the books you’ll never read. The words that you choke upon appear to write
themselves – and you’re still a mess; less of the dark shit now, but still tackling the
hardships that come when you’re too old to die young.
You are fourteen, the class clown, bad attitude a part of the furniture now, and they
forget the girl you were before him. You swear to your friends that you wouldn’t be
seen dead with the local bikes at the local club
And then you’re twenty-‐one and it’s not so long ago that you became one of them.
They touch you in the dark without your permission, and when they taste you, they
drink what’s left of your inhibitions, while the spirits you swill dilute your own. Your
youth smells like a distant sunset and is fading just as quickly, but you blow smoke
rings to stop yourself from saying no.
If only they would wrap their arms around you the right way, they would feel you
aching. They would see your skin prickle at the touch, standing on end and never
quite comfortable underneath the heat. Oh, if only they would run their fingers over
your scars, at the right tempo, and make them shine.
You are fourteen. You worry that nobody else will ever know you the way that he
did. They might see you naked, but they’ll never see your bones. They might kiss
your tongue but they’ll never taste your truth. They might make you sweat but
they’ll never make you cry.
You’re twenty-‐one the next time you see him. There’s no little girl inside of you
anymore – he put her to bed all those years ago, but still, you don’t feel like a woman
just yet and you know now that he is the reason. You are one big hangover of
premature puberty and he still reads you like a book; he still fills every page. Once,
he would have torn them out in frustration, but this night, he folds you up like
parchment, drenched in the ink you’ve spilled.
An apology is all you need and he delivers the speech so well. He was always the
better actor, but you can’t play truth or dare forever. So, you undress, pick a smile
that suits you best, but it starts to hurt your mouth – a mouth he kisses until you are
sick. His lips like cranberries, crimson crescent seals, and your teeth fall victim to
the nostalgic tongues between them. His breath dancing with old regret and the
sweetness fills your mouth.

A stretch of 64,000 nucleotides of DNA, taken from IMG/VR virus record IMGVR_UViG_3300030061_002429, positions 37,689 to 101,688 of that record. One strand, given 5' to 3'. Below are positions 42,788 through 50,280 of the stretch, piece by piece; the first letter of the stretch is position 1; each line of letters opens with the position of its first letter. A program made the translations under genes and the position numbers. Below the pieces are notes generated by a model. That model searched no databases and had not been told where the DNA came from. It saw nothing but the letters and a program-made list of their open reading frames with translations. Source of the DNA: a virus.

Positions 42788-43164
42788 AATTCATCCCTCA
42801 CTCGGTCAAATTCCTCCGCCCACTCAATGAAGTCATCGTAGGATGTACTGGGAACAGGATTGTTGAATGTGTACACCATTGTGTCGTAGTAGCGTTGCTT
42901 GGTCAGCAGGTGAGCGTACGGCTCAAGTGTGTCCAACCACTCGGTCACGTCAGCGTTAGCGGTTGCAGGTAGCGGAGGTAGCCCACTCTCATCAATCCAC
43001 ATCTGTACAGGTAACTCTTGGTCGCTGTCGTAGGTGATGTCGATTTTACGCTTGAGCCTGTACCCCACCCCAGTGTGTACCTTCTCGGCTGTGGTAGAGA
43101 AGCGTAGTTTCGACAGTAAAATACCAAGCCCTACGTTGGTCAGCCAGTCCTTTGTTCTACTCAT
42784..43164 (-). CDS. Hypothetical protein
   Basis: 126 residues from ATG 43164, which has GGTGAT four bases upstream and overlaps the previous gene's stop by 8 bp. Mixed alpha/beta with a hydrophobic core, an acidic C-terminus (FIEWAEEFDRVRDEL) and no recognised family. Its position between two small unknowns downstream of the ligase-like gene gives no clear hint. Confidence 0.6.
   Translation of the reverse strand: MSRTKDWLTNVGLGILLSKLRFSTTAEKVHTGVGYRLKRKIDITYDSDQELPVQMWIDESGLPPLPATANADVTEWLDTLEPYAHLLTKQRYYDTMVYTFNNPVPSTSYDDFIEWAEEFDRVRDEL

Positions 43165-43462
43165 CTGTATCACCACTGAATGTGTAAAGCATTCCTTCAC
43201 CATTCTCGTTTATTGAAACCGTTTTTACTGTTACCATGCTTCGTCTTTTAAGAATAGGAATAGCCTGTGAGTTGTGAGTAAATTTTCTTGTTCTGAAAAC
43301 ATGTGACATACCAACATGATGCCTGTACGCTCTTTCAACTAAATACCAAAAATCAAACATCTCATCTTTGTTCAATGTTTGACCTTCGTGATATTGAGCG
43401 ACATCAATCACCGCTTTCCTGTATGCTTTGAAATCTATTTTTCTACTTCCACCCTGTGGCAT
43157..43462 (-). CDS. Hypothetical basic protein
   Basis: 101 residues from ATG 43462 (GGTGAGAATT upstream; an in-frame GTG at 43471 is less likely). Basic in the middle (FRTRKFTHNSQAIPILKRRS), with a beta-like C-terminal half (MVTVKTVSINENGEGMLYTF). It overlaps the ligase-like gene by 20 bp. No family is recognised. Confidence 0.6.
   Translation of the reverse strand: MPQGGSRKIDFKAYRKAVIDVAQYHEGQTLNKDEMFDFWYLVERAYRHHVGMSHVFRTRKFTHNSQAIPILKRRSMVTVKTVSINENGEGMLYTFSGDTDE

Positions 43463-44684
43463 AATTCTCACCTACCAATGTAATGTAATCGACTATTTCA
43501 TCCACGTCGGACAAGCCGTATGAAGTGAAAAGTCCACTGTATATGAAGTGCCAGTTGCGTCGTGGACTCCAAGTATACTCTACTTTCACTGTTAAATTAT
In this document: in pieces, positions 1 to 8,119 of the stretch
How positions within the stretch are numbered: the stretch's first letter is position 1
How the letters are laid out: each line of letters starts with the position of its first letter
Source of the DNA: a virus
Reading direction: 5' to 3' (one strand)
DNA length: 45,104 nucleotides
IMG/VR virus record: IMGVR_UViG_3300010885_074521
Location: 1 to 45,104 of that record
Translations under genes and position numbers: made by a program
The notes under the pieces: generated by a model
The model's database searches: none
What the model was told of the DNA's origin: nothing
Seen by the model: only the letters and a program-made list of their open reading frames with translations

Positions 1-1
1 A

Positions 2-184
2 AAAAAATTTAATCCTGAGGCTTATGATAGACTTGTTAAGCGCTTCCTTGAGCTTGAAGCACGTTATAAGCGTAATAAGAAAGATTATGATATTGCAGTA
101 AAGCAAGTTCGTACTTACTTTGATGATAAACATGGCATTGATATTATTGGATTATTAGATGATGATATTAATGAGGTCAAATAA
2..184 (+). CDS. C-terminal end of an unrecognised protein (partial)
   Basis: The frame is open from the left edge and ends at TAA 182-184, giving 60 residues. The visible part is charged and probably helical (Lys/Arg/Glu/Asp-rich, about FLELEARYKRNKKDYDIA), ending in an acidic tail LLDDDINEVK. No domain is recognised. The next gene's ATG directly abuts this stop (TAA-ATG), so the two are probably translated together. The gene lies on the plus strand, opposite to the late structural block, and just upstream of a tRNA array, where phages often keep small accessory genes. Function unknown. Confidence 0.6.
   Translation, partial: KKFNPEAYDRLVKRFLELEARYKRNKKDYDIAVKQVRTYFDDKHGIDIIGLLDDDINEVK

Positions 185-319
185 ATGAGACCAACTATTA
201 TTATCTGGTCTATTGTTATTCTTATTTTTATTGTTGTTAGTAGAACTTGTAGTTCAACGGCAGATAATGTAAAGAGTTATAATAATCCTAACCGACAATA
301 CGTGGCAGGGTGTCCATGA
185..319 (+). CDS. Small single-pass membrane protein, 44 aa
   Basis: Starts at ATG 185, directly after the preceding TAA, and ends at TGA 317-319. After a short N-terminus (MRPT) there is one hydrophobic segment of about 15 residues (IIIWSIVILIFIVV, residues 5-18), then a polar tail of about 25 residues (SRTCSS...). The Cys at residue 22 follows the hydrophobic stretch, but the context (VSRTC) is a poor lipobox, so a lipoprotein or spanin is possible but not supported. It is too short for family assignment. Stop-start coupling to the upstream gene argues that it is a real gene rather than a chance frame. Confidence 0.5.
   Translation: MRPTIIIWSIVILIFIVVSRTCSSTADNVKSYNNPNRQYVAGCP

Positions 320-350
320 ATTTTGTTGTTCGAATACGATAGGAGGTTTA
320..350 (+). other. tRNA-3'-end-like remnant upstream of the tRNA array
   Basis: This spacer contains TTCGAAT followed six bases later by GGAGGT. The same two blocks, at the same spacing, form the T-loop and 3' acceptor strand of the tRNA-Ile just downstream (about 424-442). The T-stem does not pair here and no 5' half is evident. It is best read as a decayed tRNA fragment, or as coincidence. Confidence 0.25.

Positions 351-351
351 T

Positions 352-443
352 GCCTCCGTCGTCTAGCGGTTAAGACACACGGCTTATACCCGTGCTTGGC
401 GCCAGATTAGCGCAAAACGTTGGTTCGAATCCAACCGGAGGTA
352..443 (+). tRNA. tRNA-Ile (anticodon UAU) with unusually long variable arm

All of the ways you thought you had grown, yet he still reduces you, he still seduces
It’s been six years since you touched hips and now he fills you in. And it’s the same
war of words, same iron first, head full of splinters and late night shakes.
You are twenty-‐one when you are finally exorcised. He is still perfection but beyond
redemption now. Left in a stubborn silence pregnant with mystery, you realise that
you were nothing more than a shadow in his history. A compulsive liar, soaring
higher on a cloud of coke and mourning -‐ he is the reason for it all:
Knocking down your own pedestals. Years spent with your knees up, knees deep, in
the back of a car in the middle of the street, with boys who demand you take a
shower like you are suddenly unclean. Nights in cheap hotels with the ones who
fuck you until you feel alone in your own skin. Waking up to a room of sleeping
teenage boys, wondering how many of them slipped you more than drugs during the
night. Years of eating your feelings until your gums bleed with the taste of gin.
The night before became the norm for you and you’d drift – you’d drift and you’d
thrift between your lovers, but now you see that they weren’t really human at all;
just pot and pipes and neon lights.
His hands make shapes but there’s nothing to hold. You know that you’re too old for
this now. He talks until his tongue bleeds, rigid in his skinny jeans and you can
barely look at him. He can chew on the roots of addiction, take his medicine, take his
pills – but all he has to offer you now is jealousy and cheap thrills.
He should come with a health warning.
You are twenty-‐one and this is the last time you will speak of him. He is lost in the
wilderness of these very words. Still, in your veins run bitter symphonies.
Love dances around your mind like a pipe dream, the word burning through your
throat like a cancer.
But, no more; you’ve spent a lifetime fighting the light that you carry around inside
of you, and now you’re strong enough to survive this dirty world. It’s easier to lose
yourself, to wallow, to feel lonely – but young one, you grow from the seeds that you
sow. You must restore what belongs to you; learn how to laugh again, learn how to
hold yourself, learn how to be alone.
And all of the rest will follow.